Why Does Federal Law Apply to My Disability Insurance Claim?
If you’ve researched disability insurance claims, you’ve probably noticed that the process varies depending on whether federal or Illinois law applies to your case. For example, under Illinois law, you can request a jury trial in a short-term or long-term disability lawsuit. However, this is not an option in federal court.
While you may prefer Illinois’ appeal process to the federal version, you can’t pick and choose your court. Instead, you’ll need to determine whether ERISA (Employee Retirement Income Security Act of 1974) applies to your case and preempts (overrides) our state’s laws.
At Bryant Legal Group, we guide disabled individuals through their complex legal claims. In this blog, we’ll explain the essentials of ERISA preemption.
What Is ERISA Preemption?
Usually, when federal law and state law come into conflict, federal law overrules any state laws that would otherwise apply. ERISA is the same as other federal laws in this regard — it contains a preemption clause, commonly called ERISA §514.
Congress enacted ERISA to provide more consistency and uniformity concerning employer-sponsored benefits. Lawmakers included a preemption clause to prevent significant variation between states when it comes to retirement and group benefits.
Under §514, the federal law overrides any state laws that relate to any employee benefit plan. This relationship can be either direct or indirect. Generally speaking, most issues involving your eligibility for disability insurance benefits will fall under ERISA if you have employer-sponsored short-term or long-term disability coverage.
- Related Article: 5 FAQs About Private Disability Insurance Claims
How Will ERISA Impact My Disability Insurance Claim?
Under ERISA, you must follow a strict claim process, which goes as follows:
- You file your short-term or long-term disability claim with the insurance company.
- If the company denies your claim, you must file an appeal with the insurer, usually within 180 days of the initial denial.
- If the insurance company upholds its denial, you can file a federal lawsuit. You cannot demand a jury trial or present new evidence during this lawsuit.
- If you win your federal lawsuit, you will receive the benefits you are owed, but you cannot get compensation for your pain and suffering or the insurance company’s misconduct.
In comparison, Illinois’s insurance law permits jury trials, bad faith insurance claims, and more types of compensation for those who win their claims.
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When Does Illinois Law Apply to My Disability Insurance Plan?
ERISA covers most employer-sponsored benefit plans, including healthcare, pension, and disability insurance. However, ERISA does not apply to:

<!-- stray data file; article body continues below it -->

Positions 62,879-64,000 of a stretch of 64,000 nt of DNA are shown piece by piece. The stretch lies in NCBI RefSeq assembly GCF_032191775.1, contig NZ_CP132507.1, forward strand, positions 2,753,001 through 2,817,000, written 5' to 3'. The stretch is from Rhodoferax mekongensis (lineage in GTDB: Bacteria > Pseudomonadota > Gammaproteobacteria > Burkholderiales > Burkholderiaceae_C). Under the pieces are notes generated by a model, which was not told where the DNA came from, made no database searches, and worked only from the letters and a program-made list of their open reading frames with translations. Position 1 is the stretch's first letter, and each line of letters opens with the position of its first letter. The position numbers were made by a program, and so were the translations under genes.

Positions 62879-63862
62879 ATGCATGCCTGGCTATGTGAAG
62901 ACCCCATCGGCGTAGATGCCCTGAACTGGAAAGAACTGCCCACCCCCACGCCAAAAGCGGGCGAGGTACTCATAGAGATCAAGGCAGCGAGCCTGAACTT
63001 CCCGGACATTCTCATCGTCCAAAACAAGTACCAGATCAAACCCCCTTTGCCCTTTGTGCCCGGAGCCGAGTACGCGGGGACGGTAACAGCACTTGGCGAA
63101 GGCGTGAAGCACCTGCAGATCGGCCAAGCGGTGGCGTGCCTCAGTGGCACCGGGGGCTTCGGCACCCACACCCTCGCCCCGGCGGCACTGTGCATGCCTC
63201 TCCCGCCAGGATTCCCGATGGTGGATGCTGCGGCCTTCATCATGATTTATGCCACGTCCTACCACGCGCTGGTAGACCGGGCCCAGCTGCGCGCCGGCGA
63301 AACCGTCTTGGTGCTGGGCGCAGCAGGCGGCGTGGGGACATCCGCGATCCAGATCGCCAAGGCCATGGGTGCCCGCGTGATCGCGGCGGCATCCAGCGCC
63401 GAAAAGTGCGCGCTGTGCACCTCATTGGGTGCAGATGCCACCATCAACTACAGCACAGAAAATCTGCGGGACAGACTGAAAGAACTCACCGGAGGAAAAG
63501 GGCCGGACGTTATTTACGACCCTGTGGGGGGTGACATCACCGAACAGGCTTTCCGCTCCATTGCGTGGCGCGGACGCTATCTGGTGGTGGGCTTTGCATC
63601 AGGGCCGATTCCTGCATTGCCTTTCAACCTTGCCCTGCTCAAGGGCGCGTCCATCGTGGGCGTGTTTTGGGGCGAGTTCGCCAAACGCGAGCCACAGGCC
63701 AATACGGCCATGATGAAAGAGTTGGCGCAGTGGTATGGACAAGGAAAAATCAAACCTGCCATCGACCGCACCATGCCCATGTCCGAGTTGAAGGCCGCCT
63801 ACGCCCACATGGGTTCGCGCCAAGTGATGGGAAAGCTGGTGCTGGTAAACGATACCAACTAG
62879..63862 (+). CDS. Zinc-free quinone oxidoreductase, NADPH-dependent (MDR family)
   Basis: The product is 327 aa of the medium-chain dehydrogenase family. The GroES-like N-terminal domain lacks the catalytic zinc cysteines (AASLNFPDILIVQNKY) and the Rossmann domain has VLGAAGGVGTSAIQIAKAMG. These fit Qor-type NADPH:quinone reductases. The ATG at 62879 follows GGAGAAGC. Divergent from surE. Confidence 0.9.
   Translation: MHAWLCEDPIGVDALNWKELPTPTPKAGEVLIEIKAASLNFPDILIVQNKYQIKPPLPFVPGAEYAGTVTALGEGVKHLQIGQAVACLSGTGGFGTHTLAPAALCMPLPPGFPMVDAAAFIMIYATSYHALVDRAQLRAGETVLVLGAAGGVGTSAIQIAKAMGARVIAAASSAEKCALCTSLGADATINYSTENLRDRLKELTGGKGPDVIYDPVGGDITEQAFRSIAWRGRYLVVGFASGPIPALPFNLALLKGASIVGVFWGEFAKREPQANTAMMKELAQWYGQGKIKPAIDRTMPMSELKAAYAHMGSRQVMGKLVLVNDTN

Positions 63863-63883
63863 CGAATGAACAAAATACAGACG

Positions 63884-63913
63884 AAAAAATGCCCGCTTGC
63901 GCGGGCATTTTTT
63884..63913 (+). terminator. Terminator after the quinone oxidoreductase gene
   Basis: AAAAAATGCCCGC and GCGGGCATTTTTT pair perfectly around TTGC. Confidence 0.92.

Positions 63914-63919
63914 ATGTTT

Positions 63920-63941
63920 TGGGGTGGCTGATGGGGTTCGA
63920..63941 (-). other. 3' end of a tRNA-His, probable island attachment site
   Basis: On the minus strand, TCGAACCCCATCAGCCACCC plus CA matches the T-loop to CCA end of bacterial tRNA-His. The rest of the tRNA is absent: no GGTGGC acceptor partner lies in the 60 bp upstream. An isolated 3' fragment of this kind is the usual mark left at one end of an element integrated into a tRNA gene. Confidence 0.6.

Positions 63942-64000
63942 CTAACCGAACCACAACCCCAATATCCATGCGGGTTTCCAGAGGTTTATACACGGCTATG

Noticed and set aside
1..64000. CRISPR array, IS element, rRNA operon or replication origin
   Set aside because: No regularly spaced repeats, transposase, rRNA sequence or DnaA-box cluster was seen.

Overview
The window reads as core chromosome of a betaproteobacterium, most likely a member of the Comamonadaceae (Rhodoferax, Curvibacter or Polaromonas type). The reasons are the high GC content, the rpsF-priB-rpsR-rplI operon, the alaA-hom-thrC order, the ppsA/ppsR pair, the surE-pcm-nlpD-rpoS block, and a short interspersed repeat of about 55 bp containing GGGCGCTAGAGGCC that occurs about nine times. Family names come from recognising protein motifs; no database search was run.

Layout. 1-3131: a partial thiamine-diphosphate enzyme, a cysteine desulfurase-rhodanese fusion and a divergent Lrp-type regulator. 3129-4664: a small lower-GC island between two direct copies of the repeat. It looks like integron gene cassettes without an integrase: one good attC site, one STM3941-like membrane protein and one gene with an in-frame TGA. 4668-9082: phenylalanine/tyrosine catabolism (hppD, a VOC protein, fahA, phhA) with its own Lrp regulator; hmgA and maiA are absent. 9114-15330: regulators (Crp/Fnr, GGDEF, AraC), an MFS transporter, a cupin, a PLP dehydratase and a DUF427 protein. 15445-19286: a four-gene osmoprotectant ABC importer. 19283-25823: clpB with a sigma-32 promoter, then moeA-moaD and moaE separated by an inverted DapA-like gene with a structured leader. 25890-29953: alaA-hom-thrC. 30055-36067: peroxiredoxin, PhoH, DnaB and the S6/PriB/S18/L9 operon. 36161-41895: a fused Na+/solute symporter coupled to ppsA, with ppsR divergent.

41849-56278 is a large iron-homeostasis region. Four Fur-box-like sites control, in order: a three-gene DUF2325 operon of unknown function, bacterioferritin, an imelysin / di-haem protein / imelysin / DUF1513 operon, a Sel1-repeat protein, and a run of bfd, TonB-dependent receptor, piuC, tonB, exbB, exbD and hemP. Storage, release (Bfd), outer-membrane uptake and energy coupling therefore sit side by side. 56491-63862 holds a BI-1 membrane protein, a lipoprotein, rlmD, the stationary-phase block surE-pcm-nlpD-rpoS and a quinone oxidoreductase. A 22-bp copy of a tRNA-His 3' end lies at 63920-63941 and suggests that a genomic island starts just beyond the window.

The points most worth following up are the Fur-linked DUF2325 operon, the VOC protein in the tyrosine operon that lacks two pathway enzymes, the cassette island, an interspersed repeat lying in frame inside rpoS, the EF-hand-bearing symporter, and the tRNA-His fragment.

- Private disability plans that you purchase individually
- “Church plans”
- Certain voluntary benefit plans
- Plans for federal, state, or local government employees
In these cases, state law typically will apply to your claims. If you’re a federal employee, you’ll file with the Federal Employees Retirement System (FERS).
ERISA’s Savings and Deemer Clauses
Additionally, there are some circumstances where Illinois law might apply due to ERISA’s savings clause. While §514 preempts most state laws, Illinois and other states still can regulate insurance companies and the “business of insurance.”
The courts have increasingly given states more power to regulate insurers under the savings clause. For example, Illinois and many other states ban discretionary clauses, which insurance companies use to limit a court’s ability to review a denial of benefits. Federal courts have upheld these bans under ERISA’s savings clause.
However, there’s even an exception to the exception. Under ERISA’s “deemer clause,” state regulatory laws typically do not control self-insured plans where the employer uses its own funds to provide and administer group benefits.
Statute of Limitations
Additionally, ERISA does not include a statute of limitations. Because the federal law is silent on this issue, Illinois law applies in most circumstances. In our state, you have 10 years to file your ERISA lawsuit in federal court unless your Plan Document says otherwise.
Bryant Legal Group: Client-Focused Disability Insurance Lawyers in Chicago
At Bryant Legal Group, we always take a practical, client-first approach to disability insurance law. From day one, we aim to educate and empower our clients, giving them the tools they need to make the best possible decisions about their claims.
If you’re not sure whether federal or state law applies to your claim, contact our experienced disability insurance lawyers today. We’ll help you interpret your policy and give you practical advice. To schedule your initial consultation with one of our attorneys, call us at 312-561-3010 or complete our online contact form.
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